It’s a statistical fact: women are more likely to do the “office housework” than their male counterparts.
What constitutes “office housework?” It’s those tiny, person-oriented tasks that add up over time and become a large part of your day, even when they have nothing to do with your actual job. It’s being the team member who buys the birthday card and coordinates the birthday cake surprise. It’s taking notes in meetings. It’s grabbing coffee for the whole team. It’s being mistaken for the office assistant when, in fact, you should be busy doing your own job.
“A lot of this is incredibly subtle and it’s really difficult to recognize as problematic,” Occidental College professor Lisa Wade told CNN. “Particularly when we’ve learned to accept it in basically every arena of our lives.”
Unsurprisingly, women unfairly shoulder the majority of the office housework burden. That leads to another stereotype of women — the “office mom” — which emphasizes the nurturing skills women are expected to foster throughout their work and family lives.
“The office mom is almost always a woman and often slightly older than other colleagues,” Katherine Rosman wrote for The Wall Street Journal. “She is often an office manager but can be a senior executive, too. Just as people talk about their ‘office spouse,’ a colleague they spend time with and confide in, the office mom is asserting herself as the matriarch of the office family.”
That’s an overly specific image, isn’t it? Jessica Bennett, author of “Feminist Fight Club,” is one of the women who has had enough. She recognizes the specific need to overcome this stereotype for women at work.
“It’s this perfect example of both external sexism and internalized sexism,” Bennett said to CNN. “We think we need to be ‘helpful’ and ‘nuturing’ and take on these roles that are traditionally female.”
As women make more strides against the gender pay gap and other workplace stereotypes, they’re ready to shed that office housework. Yet, women — especially those in senior leadership roles — are still asked to complete these tasks. An anonymous source told The Washington Post that she’s regularly asked to fill the mother role in the office and take care of the office housework, despite running a department.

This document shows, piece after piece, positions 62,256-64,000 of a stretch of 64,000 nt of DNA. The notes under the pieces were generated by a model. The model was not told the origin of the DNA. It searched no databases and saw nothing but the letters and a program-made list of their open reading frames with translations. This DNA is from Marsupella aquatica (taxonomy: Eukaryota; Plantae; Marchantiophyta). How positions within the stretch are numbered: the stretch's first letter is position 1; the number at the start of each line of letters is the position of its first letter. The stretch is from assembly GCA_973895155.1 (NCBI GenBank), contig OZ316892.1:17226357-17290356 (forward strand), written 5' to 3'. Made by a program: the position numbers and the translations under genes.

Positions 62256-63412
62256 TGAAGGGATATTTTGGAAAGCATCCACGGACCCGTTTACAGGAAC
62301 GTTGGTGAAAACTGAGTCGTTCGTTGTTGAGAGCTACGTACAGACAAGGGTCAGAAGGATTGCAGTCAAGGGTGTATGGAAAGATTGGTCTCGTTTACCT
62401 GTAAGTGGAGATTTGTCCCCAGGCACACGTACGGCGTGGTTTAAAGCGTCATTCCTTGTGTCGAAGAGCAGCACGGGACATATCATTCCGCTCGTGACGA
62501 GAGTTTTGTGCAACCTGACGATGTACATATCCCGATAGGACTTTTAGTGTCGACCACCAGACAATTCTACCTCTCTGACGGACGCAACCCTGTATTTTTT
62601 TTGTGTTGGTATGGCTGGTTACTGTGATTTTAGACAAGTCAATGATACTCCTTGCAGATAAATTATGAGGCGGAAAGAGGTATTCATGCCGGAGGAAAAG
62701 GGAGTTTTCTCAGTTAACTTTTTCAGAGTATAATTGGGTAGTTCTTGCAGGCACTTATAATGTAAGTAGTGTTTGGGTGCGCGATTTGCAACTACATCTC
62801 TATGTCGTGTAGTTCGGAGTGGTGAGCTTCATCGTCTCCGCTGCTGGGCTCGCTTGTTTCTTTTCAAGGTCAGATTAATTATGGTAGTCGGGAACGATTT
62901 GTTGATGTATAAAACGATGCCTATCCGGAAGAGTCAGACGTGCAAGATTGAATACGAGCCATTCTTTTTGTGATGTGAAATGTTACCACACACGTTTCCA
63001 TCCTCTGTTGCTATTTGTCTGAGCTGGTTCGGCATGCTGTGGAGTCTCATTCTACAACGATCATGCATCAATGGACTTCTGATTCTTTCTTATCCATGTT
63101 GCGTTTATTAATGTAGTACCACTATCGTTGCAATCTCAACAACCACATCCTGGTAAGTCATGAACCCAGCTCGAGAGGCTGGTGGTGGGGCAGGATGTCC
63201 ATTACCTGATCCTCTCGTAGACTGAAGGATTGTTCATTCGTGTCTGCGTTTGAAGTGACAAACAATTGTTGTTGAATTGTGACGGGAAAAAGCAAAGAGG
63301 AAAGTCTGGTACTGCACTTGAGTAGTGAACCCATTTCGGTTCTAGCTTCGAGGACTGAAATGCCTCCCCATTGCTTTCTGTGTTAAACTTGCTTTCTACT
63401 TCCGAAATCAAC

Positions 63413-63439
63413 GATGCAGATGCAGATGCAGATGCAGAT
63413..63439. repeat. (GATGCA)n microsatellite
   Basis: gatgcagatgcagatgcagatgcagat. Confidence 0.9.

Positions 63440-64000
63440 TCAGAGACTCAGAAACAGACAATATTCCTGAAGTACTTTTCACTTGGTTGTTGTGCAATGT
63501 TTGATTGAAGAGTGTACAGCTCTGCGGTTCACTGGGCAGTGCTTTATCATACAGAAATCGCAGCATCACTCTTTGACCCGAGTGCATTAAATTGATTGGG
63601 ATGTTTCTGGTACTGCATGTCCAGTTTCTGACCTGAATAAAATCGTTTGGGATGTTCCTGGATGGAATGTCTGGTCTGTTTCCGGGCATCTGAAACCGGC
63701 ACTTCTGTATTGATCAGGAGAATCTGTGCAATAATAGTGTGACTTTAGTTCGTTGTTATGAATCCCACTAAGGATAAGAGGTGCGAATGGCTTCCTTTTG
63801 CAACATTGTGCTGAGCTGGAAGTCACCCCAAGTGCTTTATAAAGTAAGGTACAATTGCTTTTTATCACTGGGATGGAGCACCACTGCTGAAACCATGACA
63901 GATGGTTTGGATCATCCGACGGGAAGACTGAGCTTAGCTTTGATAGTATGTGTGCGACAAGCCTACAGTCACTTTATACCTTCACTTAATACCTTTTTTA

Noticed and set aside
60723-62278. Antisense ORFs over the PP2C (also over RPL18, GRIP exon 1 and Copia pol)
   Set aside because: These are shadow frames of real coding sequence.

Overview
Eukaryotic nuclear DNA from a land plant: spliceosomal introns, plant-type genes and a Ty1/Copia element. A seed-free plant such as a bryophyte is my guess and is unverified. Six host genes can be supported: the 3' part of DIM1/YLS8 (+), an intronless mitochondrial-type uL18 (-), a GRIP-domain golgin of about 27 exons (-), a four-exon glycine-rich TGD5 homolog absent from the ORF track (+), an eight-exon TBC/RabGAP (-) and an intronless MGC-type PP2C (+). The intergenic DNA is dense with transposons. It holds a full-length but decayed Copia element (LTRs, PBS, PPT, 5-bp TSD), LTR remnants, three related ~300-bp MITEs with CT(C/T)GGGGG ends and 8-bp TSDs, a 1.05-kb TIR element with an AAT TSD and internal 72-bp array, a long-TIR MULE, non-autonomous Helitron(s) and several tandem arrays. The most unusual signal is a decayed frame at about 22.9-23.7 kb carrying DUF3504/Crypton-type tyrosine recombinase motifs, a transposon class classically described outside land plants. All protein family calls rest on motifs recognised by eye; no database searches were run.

“I’m the one who has to make sure everyone fills out their paperwork, and I’m the one who takes care of things, sets up meetings and things like that,” she said. “It’s assuming that I’ll take care of it because no one else will.”
That sentiment echoes across the workforce. “It has often been assumed that I would take on administrative duties at work — taking notes, ordering lunch, making copies — because I am the only woman involved in a project,” writer Rikki Rogers wrote in a blog post. “Clerical activities are important, but that doesn’t mean that you have to take care of them.”
Are you ready to ditch the office chores? Here are three strategies you can use to address the problem at work.
1. Train somebody else how to do it.
If you keep being asked to schedule meetings for the team, offer to show that individual how to do it for themselves. Make sure to phrase it professionally: “How about we do this together, so you can do this on your own?” It’s okay to hold your ground here. If the person says no, you can wait to do this task until they’re willing to do this task with you.
2. Suggest somebody else.
Are you asked to take notes in meetings, even though you have terrible handwriting? Suggest a different colleague, ideally one of your male counterparts, to do this task instead. “I’m happy to help, but Dave is a great note-taker and would be much better at this than I am.” Not only are you suggesting that men partake in the office housework, but you’re simultaneously acknowledging that the bulk of these tasks fall on women.
3. Say no.
At the end of the day, it’s okay to just say, “No, I don’t have time for this.” Especially if you really don’t have it! In the words of Maxine Waters — reclaim your time. Advocating for yourself will inspire women to follow and give you more time in the day.